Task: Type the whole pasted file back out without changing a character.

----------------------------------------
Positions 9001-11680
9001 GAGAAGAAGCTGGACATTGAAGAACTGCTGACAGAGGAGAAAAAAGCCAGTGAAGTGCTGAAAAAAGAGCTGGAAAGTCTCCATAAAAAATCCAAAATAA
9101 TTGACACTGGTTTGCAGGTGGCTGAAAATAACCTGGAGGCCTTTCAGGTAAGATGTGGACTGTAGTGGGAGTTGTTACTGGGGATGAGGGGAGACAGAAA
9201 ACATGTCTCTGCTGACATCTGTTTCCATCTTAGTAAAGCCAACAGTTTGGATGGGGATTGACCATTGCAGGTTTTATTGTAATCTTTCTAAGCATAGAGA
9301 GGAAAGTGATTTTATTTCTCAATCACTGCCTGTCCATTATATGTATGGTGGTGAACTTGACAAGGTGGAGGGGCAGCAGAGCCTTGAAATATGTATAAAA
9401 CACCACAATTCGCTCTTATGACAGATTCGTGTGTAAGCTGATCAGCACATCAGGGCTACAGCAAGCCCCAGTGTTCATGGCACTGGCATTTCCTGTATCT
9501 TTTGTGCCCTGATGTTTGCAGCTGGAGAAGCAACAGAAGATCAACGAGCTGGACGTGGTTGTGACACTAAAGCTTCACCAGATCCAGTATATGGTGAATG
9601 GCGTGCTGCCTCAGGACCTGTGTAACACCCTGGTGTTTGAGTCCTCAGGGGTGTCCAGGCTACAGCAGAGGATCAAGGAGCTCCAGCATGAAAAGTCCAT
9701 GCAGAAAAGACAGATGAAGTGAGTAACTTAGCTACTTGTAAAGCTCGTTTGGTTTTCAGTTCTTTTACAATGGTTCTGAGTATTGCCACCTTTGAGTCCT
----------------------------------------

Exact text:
Positions 9001-11680
9001 GAGAAGAAGCTGGACATTGAAGAACTGCTGACAGAGGAGAAAAAAGCCAGTGAAGTGCTGAAAAAAGAGCTGGAAAGTCTCCATAAAAAATCCAAAATAA
9101 TTGACACTGGTTTGCAGGTGGCTGAAAATAACCTGGAGGCCTTTCAGGTAAGATGTGGACTGTAGTGGGAGTTGTTACTGGGGATGAGGGGAGACAGAAA
9201 ACATGTCTCTGCTGACATCTGTTTCCATCTTAGTAAAGCCAACAGTTTGGATGGGGATTGACCATTGCAGGTTTTATTGTAATCTTTCTAAGCATAGAGA
9301 GGAAAGTGATTTTATTTCTCAATCACTGCCTGTCCATTATATGTATGGTGGTGAACTTGACAAGGTGGAGGGGCAGCAGAGCCTTGAAATATGTATAAAA
9401 CACCACAATTCGCTCTTATGACAGATTCGTGTGTAAGCTGATCAGCACATCAGGGCTACAGCAAGCCCCAGTGTTCATGGCACTGGCATTTCCTGTATCT
9501 TTTGTGCCCTGATGTTTGCAGCTGGAGAAGCAACAGAAGATCAACGAGCTGGACGTGGTTGTGACACTAAAGCTTCACCAGATCCAGTATATGGTGAATG
9601 GCGTGCTGCCTCAGGACCTGTGTAACACCCTGGTGTTTGAGTCCTCAGGGGTGTCCAGGCTACAGCAGAGGATCAAGGAGCTCCAGCATGAAAAGTCCAT
9701 GCAGAAAAGACAGATGAAGTGAGTAACTTAGCTACTTGTAAAGCTCGTTTGGTTTTCAGTTCTTTTACAATGGTTCTGAGTATTGCCACCTTTGAGTCCT